Our region’s governments need to refresh their approach to entitlement and regulation by acknowledging how vital construction and development are to our basic economic health, and to make it easier and speedier to hire people and build buildings.

    2. What trends indicate that it’s no longer business as usual?

    MILLER: We’ve experienced a significant reset in pricing that, in some cases, reflect sales pricing or lease returns consistent with deals completed 20 years ago. In fact, there are certain markets that are doing effective rent deals at less than $10 per square foot with at least an eight-year payback in an effort to create activity. We’ve also seen an inordinate amount of potential lease deals collapse after they’ve been fully negotiated and ready for signature, reflecting the hesitancy of companies wanting to make long-term commitments in this economy.

    HILL: Technology and easy access to information was once the gold of those in the brokerage business who worked hard and developed the knowledge that drove their business. Today there is so much accessible information and so many resources that you need to work harder to differentiate yourself from the competition by providing unique service.


    BOUDWIN: The fact that new construction has dried up completely is a huge indicator that it is not business as usual. The absence of new construction affects the trades, which have no work for their craftsman; it affects the architects and engineers, who have no large-scale new projects to work on; it affects the landlord of an existing building, who on the one hand is happy to have no new supply with which to compete, and, on the other hand, is worried that the building-supply tenant in his facility might go out of business.

    Even stranger, venerable, 5-star real estate developers like Opus are gone. Those developers that remain today have cut staff and are trying to re-invent themselves as their projects dry up.

    BOWLES: Nearly everything has been altered. New, more-restrictive financing requirements are in place, new construction is minimal, there have been significant changes in the developer ranks, and bank-owned properties are often selling at prices below replacement costs. At the same time, we are seeing institutional investors with renewed interest in fully-leased Class A properties that are selling at relatively low cap rates and tenants who are renewing leases well in advance of their expiration date.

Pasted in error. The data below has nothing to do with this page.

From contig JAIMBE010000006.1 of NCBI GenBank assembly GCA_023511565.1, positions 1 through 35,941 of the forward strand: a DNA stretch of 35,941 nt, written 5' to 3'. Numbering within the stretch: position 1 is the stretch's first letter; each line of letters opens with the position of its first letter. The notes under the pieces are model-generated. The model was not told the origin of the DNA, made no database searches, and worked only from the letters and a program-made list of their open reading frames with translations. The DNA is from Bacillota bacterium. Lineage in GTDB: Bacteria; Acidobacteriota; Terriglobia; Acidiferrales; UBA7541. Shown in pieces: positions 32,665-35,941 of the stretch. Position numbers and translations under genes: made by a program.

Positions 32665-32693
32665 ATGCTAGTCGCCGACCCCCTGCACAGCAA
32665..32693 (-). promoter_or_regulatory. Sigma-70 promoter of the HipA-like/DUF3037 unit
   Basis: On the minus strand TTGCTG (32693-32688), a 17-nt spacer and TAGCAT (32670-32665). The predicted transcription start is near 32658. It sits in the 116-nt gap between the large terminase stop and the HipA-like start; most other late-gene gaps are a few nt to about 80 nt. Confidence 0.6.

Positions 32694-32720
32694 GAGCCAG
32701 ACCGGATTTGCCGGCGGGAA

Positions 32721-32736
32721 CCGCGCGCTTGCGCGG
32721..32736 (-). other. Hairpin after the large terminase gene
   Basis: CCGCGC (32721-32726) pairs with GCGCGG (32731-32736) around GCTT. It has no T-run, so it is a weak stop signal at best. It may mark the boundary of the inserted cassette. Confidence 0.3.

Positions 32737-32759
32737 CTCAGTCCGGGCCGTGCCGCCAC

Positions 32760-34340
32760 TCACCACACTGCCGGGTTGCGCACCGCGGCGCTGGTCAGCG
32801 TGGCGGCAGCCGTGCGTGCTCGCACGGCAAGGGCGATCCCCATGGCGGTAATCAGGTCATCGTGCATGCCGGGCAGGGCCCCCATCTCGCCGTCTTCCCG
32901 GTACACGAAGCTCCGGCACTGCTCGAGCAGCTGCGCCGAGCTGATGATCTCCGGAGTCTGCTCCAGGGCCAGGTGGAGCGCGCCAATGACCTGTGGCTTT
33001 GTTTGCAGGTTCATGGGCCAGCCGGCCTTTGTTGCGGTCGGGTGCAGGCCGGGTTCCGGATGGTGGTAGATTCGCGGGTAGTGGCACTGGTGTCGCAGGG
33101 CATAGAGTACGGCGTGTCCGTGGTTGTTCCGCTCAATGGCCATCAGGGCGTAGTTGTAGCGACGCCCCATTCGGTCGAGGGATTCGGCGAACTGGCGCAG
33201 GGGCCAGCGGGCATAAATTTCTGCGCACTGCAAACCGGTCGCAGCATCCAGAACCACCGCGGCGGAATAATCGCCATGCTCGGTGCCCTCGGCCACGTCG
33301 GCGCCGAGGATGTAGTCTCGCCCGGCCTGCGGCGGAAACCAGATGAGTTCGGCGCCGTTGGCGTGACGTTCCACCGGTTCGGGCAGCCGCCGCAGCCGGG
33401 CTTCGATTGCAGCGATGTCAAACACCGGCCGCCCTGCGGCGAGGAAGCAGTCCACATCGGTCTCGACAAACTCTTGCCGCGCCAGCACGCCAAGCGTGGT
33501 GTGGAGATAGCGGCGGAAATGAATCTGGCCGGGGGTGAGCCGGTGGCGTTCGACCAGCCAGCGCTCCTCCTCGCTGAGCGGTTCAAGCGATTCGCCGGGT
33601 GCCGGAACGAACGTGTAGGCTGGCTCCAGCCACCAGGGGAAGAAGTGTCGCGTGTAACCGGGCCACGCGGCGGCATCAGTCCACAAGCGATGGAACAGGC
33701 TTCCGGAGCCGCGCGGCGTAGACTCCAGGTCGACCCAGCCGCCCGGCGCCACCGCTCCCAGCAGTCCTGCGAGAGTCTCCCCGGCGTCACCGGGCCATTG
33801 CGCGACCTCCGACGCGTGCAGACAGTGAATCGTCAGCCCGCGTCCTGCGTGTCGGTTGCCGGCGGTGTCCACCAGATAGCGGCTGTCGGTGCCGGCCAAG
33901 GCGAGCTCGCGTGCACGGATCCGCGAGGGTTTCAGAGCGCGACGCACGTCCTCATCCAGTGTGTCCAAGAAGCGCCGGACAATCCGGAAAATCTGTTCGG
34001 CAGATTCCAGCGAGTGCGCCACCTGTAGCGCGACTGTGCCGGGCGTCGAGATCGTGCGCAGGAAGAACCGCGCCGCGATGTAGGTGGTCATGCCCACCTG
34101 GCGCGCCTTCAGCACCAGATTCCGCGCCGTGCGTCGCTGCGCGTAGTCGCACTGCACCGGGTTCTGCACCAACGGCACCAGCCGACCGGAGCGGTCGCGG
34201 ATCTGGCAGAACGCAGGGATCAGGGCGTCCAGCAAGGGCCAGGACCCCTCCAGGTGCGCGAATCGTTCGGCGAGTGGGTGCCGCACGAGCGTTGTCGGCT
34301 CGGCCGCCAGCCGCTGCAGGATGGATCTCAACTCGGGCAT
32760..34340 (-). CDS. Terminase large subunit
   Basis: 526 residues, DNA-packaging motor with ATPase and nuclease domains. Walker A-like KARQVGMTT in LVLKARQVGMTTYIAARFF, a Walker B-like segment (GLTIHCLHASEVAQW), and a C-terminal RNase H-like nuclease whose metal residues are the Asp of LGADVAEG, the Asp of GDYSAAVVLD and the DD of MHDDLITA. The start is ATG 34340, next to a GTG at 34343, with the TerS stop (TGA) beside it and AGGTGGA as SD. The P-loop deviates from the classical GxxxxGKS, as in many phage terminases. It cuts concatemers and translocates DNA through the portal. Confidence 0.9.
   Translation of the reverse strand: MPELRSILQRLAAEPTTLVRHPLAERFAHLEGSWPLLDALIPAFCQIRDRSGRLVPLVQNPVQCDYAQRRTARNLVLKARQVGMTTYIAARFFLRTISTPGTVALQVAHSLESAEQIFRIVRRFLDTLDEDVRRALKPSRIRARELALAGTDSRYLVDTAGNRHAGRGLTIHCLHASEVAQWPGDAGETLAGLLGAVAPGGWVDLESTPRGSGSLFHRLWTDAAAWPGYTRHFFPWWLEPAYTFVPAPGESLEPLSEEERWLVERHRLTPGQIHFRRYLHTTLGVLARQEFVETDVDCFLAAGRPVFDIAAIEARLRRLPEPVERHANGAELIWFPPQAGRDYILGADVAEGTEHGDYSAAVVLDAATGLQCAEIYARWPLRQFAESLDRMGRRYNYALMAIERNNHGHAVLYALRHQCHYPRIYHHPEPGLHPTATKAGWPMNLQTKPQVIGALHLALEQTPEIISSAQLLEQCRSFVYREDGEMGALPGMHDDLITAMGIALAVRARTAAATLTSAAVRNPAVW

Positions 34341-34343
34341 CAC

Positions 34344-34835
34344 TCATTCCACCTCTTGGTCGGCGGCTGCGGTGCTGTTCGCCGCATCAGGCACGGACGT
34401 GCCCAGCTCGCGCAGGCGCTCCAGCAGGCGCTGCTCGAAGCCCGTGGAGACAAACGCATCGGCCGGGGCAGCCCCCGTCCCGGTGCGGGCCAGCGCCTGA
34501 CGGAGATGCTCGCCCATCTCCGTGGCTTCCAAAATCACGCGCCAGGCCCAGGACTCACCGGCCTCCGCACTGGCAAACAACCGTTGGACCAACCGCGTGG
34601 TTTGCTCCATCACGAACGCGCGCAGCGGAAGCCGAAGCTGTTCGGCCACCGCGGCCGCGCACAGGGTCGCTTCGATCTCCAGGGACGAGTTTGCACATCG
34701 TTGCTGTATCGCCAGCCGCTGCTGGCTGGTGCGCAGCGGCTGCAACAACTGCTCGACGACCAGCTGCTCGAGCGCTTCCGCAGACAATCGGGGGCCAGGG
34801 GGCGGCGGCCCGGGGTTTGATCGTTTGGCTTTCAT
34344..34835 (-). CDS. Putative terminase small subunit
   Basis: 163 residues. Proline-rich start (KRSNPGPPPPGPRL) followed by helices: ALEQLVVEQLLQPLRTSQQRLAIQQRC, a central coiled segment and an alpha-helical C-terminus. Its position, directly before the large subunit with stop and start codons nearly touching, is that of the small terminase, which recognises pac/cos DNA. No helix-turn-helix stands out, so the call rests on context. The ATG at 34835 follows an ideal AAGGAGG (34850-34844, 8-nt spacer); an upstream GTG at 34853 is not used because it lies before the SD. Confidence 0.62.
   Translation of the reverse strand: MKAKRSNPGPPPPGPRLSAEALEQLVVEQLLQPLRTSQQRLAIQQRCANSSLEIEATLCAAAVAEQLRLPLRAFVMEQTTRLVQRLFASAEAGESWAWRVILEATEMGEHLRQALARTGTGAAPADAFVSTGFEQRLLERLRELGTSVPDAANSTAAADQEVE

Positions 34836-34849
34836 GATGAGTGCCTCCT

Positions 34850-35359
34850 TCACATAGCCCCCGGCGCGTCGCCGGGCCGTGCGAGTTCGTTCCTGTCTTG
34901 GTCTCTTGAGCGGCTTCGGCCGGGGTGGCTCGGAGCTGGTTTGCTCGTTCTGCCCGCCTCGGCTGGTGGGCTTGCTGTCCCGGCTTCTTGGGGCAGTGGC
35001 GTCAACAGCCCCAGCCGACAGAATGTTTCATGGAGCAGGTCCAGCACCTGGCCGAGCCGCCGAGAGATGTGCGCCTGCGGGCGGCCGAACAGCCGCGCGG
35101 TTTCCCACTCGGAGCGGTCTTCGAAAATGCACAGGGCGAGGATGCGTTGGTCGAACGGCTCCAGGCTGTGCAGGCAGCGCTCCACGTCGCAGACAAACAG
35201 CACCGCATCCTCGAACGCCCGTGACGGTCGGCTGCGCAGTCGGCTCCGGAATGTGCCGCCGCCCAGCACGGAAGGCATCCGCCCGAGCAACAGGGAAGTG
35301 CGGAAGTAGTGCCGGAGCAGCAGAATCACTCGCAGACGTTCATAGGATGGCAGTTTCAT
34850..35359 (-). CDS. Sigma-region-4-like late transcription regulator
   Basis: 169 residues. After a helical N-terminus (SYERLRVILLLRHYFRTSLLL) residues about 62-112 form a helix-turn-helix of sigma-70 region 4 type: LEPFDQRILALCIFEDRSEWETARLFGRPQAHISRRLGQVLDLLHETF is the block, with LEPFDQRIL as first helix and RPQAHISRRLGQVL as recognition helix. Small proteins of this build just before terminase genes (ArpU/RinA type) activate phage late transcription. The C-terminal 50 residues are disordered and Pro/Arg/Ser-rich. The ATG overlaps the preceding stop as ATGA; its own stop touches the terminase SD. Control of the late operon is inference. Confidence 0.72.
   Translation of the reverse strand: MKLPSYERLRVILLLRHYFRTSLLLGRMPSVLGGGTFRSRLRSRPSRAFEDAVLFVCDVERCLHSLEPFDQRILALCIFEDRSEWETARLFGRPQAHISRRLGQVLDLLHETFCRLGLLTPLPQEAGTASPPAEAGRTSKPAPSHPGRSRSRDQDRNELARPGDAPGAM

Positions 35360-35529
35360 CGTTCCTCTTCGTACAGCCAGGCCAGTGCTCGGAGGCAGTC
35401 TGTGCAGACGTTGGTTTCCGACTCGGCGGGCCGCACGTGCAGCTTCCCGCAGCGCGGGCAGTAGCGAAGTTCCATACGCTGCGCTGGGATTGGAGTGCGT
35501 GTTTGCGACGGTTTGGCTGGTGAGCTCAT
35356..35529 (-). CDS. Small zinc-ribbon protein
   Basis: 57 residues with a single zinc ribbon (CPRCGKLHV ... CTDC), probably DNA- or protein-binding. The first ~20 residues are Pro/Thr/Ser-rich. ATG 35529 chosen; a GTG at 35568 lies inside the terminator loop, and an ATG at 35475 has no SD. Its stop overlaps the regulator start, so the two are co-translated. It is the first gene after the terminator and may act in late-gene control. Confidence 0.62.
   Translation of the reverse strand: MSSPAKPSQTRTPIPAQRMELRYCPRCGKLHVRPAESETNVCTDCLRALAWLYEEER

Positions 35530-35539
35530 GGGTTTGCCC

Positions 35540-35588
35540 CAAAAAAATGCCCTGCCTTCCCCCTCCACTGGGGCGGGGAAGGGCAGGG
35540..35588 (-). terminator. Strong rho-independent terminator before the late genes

TRUEX: The most apparent is the difficulty in securing debt capital. Specifically, money for commercial real estate loans to fund everything from investment sales to tenant improvements. Capital is the fuel that powers the real estate market engine. Investors need to be able to borrow money to make acquisitions, developers need to borrow money to fund new construction as well as provide tenant improvements for new and existing tenants, and users need to borrow money to fund purchases of new equipment.


    3. How are brokers running their businesses differently today than two to three years ago?

    MILLER: We find that our clients are demanding more expertise and our brokers are utilizing our platform of services more than ever before. Whether it’s our financial consultants, our distressed assets resolution group, our project managers, or our research team, the brokers are leveraging them more to win and retain business.

    HILL: Teaming is one of the major changes. It’s very difficult to be a lone gunslinger today. I can only think of one individual in the market that is at the top of the stack, who basically works alone. Additionally, specialization is a major change. It’s very difficult to succeed today, without being a specialist.

    BOUDWIN: Brokers need to get back to the basics today more than ever. The focus needs to be on re-visiting your old clients and keeping in touch with your current clients as new business is hard to identify in this difficult recession. Teaming with a solid, veteran team of senior brokers is key for new broker candidates. This is too tough a business climate to start a career alone. Conversely, senior brokers are reticent to hire inexperienced candidates as the learning curve and road to being productive is longer, harder and more costly to the hiring firm.